This winding narrow road is beautiful. The colourful buildings, the way the light shines around the bend of the street. This is my favourite street in Copenhagen, without a doubt. Now, I’m just left trying to figure out how I can purchase an apartment there so I can wake up with this view out my window everyday.

Magaestrade Copenhagen
Rosenborgs slott

This castle looks like it is straight out of a fairytale and is surrounded by lavish green gardens. Also nearby is the Botanical Gardens, which is another great spot to check out if you’re in the area.


This super unique urban space and skateboard park is full of street art, and is a really cool spot to roam around and take pictures.

Church of our Saviour

This beautiful church with a spiral tower sits atop Christianshavn and is truly a sight that can’t be missed. Admire it from the exterior, or, if your’re feeling brave, head inside and climb to the top of the spiral tower for some of the most beautiful views in Copenhagen.

Central Hotel & Café: The smallest hotel in the world

This is a tiny little 12 square metre hotel with only one room! Yes, only one! And it also has a tiny cafe in front. It is  such a charming little spot hidden away in Vesterbro, and a really cosy place to grab a coffee – or just to photograph. 

The Round Tower

If you’re looking for another spot to view Copenhagen from atop, The Round Tower offers the perfect opportunity to see the rooftops of Copenhagen. The walk up to the top of the tower is also very unique, with a steep winding ramp replacing steps.

Eat at the Best Restaurants in Copenhagen

Copenhagen is my favourite food city in the world. So, if you’re anything like me, your itinerary with include LOTS of great restaurant stops. I wrote all about all my favourite restaurants and bars in Copenhagen here. Check it out if the inner foodie in you needs some inspiration.

Day tripS from copenhagen

One of the best things about Denmark is how small the country is. This means that there are tons of day trip from Copenhagen options. Here’s a few of my favourites.

kronborg castle

Surely you’re familiar with the story of Hamlet. Well, did you know that the real life Elsinore is only an hour away from Copenhagen by train? Kronborg Castle is located in the Danish town of Helsingör (Elsinore in English) and is home to cute cafes, beautiful waterfront views, and this gorgeous castle. It is absolutely worth a visit if you have time to spare in Copenhagen.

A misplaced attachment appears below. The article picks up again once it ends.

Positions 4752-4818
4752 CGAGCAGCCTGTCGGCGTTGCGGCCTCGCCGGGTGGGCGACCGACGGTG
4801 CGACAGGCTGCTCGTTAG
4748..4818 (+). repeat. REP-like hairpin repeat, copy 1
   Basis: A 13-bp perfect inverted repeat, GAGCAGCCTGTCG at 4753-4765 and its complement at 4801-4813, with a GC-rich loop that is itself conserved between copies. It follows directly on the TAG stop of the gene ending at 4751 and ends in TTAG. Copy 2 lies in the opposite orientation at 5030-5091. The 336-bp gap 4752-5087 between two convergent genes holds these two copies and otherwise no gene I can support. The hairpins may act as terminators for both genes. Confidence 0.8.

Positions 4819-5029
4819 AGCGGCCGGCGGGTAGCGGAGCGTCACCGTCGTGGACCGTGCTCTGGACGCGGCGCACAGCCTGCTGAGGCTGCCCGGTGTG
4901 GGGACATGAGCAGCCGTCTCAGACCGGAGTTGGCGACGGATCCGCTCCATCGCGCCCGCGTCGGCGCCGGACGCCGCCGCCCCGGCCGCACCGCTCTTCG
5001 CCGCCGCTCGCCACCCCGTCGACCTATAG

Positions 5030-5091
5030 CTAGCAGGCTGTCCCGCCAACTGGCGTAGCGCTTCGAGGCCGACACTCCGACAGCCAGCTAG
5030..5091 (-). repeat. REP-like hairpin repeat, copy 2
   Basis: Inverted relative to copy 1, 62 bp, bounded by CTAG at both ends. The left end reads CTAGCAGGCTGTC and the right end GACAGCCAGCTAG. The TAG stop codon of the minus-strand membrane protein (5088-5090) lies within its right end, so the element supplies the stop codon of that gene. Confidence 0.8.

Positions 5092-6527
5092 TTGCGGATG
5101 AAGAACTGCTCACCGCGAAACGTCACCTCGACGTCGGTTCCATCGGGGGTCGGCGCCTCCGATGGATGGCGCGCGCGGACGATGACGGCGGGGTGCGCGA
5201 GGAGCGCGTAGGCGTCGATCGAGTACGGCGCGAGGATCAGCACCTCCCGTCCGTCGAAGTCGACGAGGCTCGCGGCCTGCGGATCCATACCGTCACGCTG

Louisiana museum

The world-class Louisiana Museum is located in Humlebaek, Denmark, which is able 35 minutes away from Copenhagen Central. This is one of my favourite museums I have ever been to, because I found the exhibits very unique. If you’re into modern art, you can’t miss this place.

take the train across to Sweden

Malmö, Sweden, where I live, is about 40 minutes by train from Copenhagen Central. There is so much to do in Malmö, you could easily spend 2-3 days there. But, if you’ve only got one day to spare, it is a perfect day trip from Copenhagen. The city centre isn’t very big, so you can see so much of the city in one day if you’re short on time.

I’ve wrote a lot about Malmö and southern Sweden on the blog. You can check out everything here to help you plan your day trip.

Where to stay in Copenhagen

The city is full of amazing hotels so it can be hard to choose where to stay in Copenhagen. You might be tempted to stay in Indra By, but I’d recommend staying close to the central station for easy access to the enstire city. In my opinion, Vesterbro is one of the best neighbourhoods in Copenhagen to stay. Here’s a few favourite hotels ranging from budget to mid-range:

Axel Guldsmeden

We stayed at Axel Guldsmeden during my first visit to Copenhagen and the property was beautiful. The whole hotel is Bali-inspired, and is very eco-conscious (they even gave us our own recycled bamboo toothbrushes!). They also have an on-site spa and bike rentals so you can really live out your Danish dream.

Price range: 180-200€ per night

Scandic palace hotel

My parents stayed at the Scandic Palace Hotel when they came to visit – and wow. This place was old and historical over-looking Copenhagen’s City Hall Square, and beautifully maintained with gorgeous crown mouldings and winding staircases. If possible, ask for a room with a balcony facing the square and you will be welcomed by the most incredible views of the city.

Price range: 200-225€ per night

Comfort Hotel Vesterbro

If you’re looking for a great value in a central local, Comfort Hotel Vesterbro is a perfect base. Located close to the central station, it is a sustainability-minded property that offers clean and spacious rooms, and a fantastic breakfast. 

Price range: 150-175€ per night

Urban House Copenhagen

It’s a bit of a long story, but I actually stayed at Urban House Copenhagen for a whole week in 2020 and it’s such a great value property. They offer a variety of rooms that range from shared dormitories to small private rooms and family rooms. 

Price range for a private room: 100-125€ per night


I have spent over three years exploring hidden gems all across the southern Sweden and Denmark, tasting the best of Nordic cuisine, and inspiring others to visit the Scandinavia. Inspired by my slow, sustainable Scandinavian lifestyle, here you’ll find 200+ of my top tips to help you explore my home a bit deeper and more responsibly.